- Fellowship year:2012-2013
- University: University of Wisconsin - Madison
- Dissertation Topic/Category: Early Modern European History
- Dissertation Title: Agents of Empire: Privateers and Political Relations in English Jamaica, 1655-1701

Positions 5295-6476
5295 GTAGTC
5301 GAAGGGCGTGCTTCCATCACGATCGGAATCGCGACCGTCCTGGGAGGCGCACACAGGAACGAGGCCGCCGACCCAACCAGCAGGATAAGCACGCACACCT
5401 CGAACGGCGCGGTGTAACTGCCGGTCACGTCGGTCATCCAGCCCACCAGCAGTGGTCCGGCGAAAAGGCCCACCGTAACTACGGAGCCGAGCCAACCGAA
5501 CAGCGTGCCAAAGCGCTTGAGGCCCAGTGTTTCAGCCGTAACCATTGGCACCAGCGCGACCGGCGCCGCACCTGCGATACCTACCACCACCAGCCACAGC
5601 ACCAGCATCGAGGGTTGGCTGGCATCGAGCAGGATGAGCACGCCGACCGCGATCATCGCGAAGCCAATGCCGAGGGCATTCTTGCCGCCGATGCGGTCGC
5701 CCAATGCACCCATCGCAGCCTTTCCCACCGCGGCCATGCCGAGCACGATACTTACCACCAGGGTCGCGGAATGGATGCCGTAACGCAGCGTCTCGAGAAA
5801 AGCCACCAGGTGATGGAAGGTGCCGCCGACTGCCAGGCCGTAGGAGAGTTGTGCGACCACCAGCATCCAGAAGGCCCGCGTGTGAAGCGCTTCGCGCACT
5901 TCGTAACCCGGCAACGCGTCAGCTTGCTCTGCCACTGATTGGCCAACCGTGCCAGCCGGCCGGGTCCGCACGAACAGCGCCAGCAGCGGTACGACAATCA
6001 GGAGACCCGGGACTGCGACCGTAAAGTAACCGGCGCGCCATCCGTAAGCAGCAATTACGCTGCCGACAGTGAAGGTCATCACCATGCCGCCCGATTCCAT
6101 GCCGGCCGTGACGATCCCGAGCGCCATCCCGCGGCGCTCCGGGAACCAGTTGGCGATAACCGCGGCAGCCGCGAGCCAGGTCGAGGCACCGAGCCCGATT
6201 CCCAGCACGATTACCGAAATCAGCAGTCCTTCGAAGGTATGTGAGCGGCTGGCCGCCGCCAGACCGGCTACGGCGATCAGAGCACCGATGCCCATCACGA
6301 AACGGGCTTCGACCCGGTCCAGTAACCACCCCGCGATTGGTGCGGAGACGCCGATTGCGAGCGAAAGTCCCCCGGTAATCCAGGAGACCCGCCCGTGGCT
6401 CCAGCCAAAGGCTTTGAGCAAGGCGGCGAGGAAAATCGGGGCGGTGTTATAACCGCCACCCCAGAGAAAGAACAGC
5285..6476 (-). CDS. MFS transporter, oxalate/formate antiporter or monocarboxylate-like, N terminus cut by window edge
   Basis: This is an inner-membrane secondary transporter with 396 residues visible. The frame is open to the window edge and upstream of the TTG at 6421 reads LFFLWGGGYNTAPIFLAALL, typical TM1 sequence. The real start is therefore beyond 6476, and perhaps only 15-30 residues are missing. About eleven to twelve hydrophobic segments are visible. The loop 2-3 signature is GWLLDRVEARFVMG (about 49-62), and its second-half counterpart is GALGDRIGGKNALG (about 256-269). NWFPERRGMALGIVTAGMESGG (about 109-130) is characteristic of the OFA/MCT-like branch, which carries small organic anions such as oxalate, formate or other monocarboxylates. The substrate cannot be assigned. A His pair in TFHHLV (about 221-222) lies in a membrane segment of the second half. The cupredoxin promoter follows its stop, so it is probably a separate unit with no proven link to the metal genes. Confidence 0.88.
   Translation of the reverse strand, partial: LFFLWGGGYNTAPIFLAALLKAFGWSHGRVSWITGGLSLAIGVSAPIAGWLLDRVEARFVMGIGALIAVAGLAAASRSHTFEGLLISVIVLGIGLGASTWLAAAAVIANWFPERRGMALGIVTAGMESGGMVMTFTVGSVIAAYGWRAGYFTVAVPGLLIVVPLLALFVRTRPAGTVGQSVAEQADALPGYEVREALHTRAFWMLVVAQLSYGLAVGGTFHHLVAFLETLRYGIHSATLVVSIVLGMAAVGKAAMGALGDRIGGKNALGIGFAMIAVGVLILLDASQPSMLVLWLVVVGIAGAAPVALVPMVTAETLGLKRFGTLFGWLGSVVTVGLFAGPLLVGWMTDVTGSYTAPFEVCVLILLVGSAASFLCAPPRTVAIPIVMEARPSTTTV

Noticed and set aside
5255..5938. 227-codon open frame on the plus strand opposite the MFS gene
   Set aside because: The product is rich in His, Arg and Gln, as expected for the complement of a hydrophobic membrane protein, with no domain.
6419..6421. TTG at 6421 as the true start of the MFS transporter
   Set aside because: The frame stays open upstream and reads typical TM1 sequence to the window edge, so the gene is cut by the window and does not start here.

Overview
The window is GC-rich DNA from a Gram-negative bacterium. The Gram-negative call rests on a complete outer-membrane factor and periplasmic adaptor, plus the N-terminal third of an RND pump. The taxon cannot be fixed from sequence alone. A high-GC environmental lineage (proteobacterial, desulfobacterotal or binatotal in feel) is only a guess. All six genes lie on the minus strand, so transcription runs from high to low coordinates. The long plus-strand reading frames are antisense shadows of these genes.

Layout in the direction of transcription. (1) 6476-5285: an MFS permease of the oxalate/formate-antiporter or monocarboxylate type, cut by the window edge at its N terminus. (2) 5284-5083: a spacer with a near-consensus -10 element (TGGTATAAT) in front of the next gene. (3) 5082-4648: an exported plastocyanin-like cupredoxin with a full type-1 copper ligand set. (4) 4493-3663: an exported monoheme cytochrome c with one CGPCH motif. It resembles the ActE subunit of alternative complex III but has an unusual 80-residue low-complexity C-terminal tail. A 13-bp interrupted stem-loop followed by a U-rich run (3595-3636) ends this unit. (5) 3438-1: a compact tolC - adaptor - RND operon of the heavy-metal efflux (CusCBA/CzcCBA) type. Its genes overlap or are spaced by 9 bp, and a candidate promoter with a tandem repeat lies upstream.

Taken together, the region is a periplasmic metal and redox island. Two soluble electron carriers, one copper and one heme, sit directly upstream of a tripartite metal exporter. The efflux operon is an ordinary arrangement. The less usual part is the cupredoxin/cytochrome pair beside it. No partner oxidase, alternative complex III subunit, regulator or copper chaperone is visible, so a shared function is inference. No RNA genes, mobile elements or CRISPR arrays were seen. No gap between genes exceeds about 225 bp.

This dissertation highlights the significance of late seventeenth-century English sea raiders to the growth of the English empire and tracks the dramatic legal and political changes that eventually outlawed their way of life. Focusing on privateers - seamen hired by governors or other state agents to capture enemy ships and towns - operating out of Jamaica between 1655 and 1701, it weaves together sources from both sides of the Atlantic to counter frequent assertions of piracy and lawlessness beyond the line. Placing privateers in the context of the politics of early English Jamaica, it argues that these raiders mostly practiced traditional privateering and acted as agents of empire who protected colonies, smuggled goods and slaves, and made natural and navigational observations significant to scientific development. It tells the story of a gradual transition in relations between privateers and colonial politicians that results in new laws, altered the understanding of the terms 'pirate' and 'privateer,' and eventually eliminated the practice of traditional privateering throughout the Atlantic world and the empire.